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People v. Village of North Barrington

APRIL 4, 1968.




Appeal from the Circuit Court of Lake County, Nineteenth Judicial Circuit; the Hon. PHILIP W. YAGER, Judge, presiding. Reversed and remanded with instructions.


Rehearing denied June 19, 1968.

In September, 1963, a petition was filed in the then County Court of Lake County seeking the annexation of certain territory to the Village of North Barrington. Notice of the filing and the date of hearing was published in the Frontier Enterprise, a newspaper published in Lake Zurich, Illinois. No objections were filed and the county judge entered an order referring the matter to the corporate authorities of the Village for consideration of the question. The corporate authorities subsequently annexed the property.

In April, 1965, the plaintiff, after making a demand upon the Attorney General of Illinois and the State's Attorney of Lake County and being refused, filed this petition seeking leave to file an action in Quo Warrantor challenging the validity of the annexation.

The trial court granted leave to file the petition and, subsequently, entered a judgment of ouster. The Village brings this appeal raising various points which will be discussed in turn.

The property in question consists of various tracts, some of which are connected by that owned by the plaintiff, containing 160 acres. However, only some 18.2 acres of plaintiff's land were included in the annexation. That part of the plaintiff's property which is included in the annexation is a strip measuring 2,640 feet long and 300 feet wide. The tract is vacant and apparently devoted to farming purposes.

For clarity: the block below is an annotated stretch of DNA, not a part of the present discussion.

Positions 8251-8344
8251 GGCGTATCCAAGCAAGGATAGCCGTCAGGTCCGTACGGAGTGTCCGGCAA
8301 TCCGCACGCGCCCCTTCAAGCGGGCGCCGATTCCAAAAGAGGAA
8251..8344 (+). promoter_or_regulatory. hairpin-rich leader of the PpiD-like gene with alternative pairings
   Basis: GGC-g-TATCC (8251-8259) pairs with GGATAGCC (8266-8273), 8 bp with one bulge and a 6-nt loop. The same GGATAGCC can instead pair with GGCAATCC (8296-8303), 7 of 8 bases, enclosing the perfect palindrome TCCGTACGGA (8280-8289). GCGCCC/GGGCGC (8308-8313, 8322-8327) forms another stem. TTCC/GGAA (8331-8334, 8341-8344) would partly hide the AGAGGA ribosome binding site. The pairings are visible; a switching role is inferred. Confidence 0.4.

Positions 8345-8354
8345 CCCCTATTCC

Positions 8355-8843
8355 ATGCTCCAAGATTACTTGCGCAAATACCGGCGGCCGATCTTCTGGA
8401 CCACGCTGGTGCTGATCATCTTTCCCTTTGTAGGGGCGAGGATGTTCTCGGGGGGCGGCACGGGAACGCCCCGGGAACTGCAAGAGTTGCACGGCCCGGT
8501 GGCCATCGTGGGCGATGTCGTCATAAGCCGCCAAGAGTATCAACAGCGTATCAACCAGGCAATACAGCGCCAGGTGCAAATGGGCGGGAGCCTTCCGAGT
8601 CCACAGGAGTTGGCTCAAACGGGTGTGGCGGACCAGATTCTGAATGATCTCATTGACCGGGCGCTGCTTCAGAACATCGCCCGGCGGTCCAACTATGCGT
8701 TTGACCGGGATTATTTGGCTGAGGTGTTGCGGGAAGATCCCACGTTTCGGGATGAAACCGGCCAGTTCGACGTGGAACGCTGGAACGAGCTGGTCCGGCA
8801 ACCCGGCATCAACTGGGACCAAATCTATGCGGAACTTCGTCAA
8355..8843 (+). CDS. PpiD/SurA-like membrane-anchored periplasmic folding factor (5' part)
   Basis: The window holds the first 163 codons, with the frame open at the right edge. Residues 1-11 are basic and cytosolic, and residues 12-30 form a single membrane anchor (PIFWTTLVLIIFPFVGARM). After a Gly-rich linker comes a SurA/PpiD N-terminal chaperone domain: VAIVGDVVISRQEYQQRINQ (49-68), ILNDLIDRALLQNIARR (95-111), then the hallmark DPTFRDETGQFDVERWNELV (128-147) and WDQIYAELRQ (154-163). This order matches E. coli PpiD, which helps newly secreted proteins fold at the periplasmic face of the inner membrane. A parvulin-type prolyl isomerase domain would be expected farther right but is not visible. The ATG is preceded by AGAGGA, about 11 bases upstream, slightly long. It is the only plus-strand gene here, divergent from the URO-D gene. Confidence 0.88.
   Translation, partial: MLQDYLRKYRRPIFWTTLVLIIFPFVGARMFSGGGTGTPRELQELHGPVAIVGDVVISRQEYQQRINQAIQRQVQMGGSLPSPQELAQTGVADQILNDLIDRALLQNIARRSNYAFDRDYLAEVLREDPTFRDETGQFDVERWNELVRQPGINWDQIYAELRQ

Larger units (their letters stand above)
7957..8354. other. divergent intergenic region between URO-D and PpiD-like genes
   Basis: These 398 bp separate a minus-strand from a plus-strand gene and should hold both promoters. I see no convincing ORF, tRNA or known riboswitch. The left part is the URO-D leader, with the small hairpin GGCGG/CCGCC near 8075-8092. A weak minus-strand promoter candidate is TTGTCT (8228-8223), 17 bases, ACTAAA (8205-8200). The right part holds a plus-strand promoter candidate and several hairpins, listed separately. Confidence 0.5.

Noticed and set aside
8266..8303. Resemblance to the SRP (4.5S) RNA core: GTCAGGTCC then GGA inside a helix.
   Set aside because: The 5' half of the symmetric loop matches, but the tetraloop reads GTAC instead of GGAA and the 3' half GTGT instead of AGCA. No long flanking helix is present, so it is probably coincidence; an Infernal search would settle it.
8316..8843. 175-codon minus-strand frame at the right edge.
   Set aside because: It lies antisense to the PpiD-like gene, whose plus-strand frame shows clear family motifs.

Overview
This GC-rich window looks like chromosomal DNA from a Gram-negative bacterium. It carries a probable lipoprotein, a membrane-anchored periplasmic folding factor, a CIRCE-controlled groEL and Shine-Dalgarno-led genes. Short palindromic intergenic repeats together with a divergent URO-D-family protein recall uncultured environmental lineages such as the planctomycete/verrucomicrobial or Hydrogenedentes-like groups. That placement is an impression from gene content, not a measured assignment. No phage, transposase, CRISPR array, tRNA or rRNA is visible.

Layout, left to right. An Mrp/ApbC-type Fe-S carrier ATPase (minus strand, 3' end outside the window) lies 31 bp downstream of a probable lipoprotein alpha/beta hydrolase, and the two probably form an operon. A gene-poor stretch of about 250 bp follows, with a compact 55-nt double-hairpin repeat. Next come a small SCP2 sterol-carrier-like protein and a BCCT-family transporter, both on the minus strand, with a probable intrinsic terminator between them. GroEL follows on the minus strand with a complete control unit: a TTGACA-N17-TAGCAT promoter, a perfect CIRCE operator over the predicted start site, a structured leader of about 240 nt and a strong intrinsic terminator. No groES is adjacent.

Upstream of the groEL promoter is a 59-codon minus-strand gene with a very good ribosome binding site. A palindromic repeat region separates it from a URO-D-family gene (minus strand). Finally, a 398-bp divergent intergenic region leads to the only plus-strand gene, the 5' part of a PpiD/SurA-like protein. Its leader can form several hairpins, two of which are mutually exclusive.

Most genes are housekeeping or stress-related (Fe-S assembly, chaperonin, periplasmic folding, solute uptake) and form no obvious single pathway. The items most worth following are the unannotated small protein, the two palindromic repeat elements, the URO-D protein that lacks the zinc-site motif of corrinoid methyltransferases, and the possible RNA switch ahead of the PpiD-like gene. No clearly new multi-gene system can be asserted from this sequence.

The first and principal issue raised by this appeal is whether or not the notice published in the Frontier Enterprise was valid so as to vest jurisdiction in the then County Court. It is conceded that no newspaper is published in the municipality. The statute, in effect at the time, provided "This notice shall be given by publishing a notice thereof at least once in one or more newspapers published in the annexing municipality, or, if no newspaper is published therein, then in one or more newspapers with a general circulation within the annexing municipality and territory." (Ill. Rev Stats 1963, c 24, § 7-1-2.)

A good deal of the argument is directed to the question of whether or not the Frontier Enterprise is a newspaper of general circulation in the annexing municipality and the territory. The trial judge found, in his opinion ". . . that the Frontier Enterprise was a newspaper of general circulation in the `Annexing Village and territory' within the meaning of the Illinois statute," but went on to state that even though there had been technical compliance with the statute, it was the intention of the Legislature that the notice given be one that was calculated to reach the parties interested in the matter. The court further held that this interpretation was in compliance with the requirements of due process, citing the case of Mullane v. Central Hanover Bank & Trust Co., 339 U.S. 306, 94 L Ed 865, 70 S Ct 652 (1950). In this connection, the court said "The statutory notice given in this case is inadequate and fails to meet the statutory intent of such notice not because it failed to notify Landwer, but because under the circumstances it is not reasonably calculated to reach him or to inform him that his property is to be annexed."

The court has thus read into the statute a requirement that the notice not only meet the technical provisions, but that the notice also be reasonably calculated to reach the parties in interest, and concluded that this requirement was based upon the due process provisions of the Federal Constitution.

A proper consideration of this matter requires us to examine the nature of municipalities and their boundaries and the relationship between municipal boundary changes and the guarantees set forth in the Federal Constitution, if, indeed, there is any relationship between the two.